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Old Nov 16, 2012, 10:02 AM
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greg
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somerset, nj
Joined Feb 2005
374 Posts
Quote:
Originally Posted by ShoeDLG View Post
Many posts in this thread have invoked Newton's Laws to support the idea that by pushing on the air, a lifting wing must change the net (linear) momentum of the air. The implication is that a wing creates lift in fundamentally the same way that a rocket creates thrust (by imparting momentum to its propellant). If that were true, you'd be able to count up the vertical mometum in the airplane's wake and show that it's rate of change is equal to the lift. That isn't the case.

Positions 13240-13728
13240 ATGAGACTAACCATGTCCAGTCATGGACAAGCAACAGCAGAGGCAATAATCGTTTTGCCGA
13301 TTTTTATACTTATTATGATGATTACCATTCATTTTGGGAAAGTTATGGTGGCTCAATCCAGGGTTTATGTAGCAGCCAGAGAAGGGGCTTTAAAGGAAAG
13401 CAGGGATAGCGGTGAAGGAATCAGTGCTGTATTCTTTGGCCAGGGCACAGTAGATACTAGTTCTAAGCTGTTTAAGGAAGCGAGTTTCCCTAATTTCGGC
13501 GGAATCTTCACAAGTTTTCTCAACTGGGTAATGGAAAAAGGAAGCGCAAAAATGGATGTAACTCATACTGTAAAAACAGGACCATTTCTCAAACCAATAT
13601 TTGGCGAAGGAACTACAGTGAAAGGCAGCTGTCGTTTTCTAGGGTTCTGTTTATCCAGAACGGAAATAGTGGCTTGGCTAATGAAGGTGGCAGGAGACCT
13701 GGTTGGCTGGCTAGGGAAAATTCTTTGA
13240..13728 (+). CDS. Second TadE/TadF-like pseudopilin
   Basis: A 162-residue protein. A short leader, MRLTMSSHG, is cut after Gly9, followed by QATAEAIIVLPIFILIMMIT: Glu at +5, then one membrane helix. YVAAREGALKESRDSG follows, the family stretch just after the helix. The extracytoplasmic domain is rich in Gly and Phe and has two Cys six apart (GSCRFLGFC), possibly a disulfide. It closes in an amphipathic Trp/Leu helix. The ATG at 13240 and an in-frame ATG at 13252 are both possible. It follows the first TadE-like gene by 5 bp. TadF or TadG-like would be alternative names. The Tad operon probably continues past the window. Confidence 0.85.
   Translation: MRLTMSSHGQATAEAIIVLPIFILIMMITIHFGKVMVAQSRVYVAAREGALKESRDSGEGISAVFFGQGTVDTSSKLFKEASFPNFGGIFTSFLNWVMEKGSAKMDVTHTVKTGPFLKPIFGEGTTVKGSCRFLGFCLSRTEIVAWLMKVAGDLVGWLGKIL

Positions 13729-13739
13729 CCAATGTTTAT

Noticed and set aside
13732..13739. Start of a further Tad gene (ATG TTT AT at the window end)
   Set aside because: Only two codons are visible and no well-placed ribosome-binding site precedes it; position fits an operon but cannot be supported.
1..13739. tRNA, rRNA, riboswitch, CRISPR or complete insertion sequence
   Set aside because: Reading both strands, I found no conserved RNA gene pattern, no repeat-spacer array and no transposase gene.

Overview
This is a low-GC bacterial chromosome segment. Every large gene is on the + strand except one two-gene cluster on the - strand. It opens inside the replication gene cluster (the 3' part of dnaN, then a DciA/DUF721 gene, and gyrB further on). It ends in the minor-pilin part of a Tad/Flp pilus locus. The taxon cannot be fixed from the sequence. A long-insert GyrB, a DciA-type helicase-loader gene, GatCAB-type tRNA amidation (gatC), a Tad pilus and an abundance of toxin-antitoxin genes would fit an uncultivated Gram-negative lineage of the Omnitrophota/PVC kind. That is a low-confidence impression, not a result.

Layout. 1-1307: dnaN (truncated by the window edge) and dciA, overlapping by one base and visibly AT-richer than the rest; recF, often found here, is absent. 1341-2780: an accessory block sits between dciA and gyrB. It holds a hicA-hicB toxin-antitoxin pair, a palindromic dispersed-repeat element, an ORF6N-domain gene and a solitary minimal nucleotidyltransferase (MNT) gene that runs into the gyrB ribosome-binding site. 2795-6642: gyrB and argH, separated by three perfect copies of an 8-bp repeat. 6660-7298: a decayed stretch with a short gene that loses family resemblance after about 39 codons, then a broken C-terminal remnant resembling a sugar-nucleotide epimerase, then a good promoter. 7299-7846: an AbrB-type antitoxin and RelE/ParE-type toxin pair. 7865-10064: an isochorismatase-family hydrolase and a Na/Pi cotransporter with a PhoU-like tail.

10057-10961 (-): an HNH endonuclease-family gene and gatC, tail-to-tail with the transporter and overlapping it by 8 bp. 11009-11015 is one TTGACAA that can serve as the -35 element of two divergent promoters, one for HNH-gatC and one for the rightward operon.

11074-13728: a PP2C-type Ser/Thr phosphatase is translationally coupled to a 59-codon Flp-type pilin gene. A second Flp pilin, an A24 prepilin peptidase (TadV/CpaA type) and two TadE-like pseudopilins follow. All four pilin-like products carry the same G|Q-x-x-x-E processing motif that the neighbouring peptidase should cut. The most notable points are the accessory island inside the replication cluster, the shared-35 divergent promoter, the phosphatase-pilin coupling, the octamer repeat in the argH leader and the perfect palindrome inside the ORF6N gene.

ok, linear momentum is not changing. The air isn't being pulled from above and forced into the ground.

is the angular momentum of the air changing? (maybe i'm wrong in calling this angular momentum, i don't want to get caught up in semantics, hopefully you understand what i mean by this)

If so, what causes it to change?
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